The largest-ever study of cocaine users who suffered heart-related effects from taking the drug finds that a specially designed plan of emergency-room care for such patients can save both lives and money. Such plans have been in place for traditional chest pain patients for years, and many hospitals set aside part of their ERs to hold them for observation. But doctors have lacked criteria to help them decide how long to hold patients whose chest pain was caused by cocaine – even as millions of Americans are using the drug.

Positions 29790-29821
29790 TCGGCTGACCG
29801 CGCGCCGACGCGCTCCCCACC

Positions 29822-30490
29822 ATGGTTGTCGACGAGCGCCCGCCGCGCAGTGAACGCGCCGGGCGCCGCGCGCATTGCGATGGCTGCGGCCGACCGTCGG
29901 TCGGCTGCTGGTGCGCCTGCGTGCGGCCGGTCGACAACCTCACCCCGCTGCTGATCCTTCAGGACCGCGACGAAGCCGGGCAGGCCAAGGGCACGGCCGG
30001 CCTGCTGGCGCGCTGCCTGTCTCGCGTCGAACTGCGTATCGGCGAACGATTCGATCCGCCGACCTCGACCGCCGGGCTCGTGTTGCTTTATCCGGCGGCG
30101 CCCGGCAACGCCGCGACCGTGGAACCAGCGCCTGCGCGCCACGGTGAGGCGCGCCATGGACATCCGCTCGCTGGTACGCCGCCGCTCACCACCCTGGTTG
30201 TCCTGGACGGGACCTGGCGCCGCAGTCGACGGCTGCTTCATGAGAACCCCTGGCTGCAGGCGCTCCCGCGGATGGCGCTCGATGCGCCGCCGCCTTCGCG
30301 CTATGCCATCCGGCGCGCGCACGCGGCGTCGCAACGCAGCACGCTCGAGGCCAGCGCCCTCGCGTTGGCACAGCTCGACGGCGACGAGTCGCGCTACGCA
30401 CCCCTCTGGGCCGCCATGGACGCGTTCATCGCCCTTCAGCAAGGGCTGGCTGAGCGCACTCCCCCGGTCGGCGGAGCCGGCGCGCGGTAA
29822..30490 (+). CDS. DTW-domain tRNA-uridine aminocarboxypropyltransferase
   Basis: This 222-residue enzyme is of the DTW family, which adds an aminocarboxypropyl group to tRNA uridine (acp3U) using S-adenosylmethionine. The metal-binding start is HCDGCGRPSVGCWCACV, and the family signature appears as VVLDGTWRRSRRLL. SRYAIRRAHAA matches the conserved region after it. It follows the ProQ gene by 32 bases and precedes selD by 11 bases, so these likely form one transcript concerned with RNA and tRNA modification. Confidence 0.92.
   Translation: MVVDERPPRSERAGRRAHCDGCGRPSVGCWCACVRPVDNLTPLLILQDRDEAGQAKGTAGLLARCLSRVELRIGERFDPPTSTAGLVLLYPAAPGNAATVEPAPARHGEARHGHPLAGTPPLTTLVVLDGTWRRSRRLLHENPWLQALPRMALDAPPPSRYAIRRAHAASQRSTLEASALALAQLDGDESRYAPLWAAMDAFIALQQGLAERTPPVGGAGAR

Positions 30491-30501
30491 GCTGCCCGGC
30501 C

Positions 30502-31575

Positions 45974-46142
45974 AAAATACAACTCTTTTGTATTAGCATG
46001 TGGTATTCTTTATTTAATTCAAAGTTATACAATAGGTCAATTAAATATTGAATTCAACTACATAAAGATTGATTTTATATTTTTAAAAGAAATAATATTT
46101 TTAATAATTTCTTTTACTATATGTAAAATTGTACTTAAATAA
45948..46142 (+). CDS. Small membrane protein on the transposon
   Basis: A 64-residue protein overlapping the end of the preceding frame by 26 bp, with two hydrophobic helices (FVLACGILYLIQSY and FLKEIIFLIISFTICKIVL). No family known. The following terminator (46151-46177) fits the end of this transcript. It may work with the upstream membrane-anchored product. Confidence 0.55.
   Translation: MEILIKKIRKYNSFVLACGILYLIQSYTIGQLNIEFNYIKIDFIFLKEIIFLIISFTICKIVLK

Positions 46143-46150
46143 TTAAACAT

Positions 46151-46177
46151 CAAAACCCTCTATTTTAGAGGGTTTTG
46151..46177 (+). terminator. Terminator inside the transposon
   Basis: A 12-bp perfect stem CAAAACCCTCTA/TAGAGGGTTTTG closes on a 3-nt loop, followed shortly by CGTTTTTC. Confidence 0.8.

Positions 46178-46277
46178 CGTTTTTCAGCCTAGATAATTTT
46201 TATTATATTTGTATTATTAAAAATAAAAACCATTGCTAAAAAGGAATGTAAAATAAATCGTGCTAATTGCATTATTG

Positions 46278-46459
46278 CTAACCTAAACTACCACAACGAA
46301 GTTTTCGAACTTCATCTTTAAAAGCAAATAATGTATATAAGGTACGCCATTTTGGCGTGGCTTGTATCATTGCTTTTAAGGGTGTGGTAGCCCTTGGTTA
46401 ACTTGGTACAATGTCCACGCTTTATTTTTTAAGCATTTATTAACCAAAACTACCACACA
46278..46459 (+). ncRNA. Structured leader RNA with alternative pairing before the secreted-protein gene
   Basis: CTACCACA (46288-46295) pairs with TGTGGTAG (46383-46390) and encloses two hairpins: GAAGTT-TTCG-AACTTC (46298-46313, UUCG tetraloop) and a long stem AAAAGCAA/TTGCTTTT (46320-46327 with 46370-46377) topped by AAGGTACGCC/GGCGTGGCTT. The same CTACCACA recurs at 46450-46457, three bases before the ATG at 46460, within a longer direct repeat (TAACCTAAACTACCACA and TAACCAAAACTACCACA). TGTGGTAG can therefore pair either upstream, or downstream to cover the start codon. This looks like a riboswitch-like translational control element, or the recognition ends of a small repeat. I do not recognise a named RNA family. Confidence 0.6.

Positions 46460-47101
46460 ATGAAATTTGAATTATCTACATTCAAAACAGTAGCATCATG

New understanding of the changes in brain chemistry caused by chronic cocaine use has suggested a novel treatment that could reduce the intense craving that forms the core of cocaine addiction. “Our studies show that administration of an existing drug ? n-acetyl cysteine, which is used to treat cystic fibrosis and several other disorders ? reverses the changes in brain chemistry that appear to cause cocaine craving,” said David A. Baker, a post-doctoral fellow in the laboratory of Peter W. Kalivas at the Medical University of South Carolina.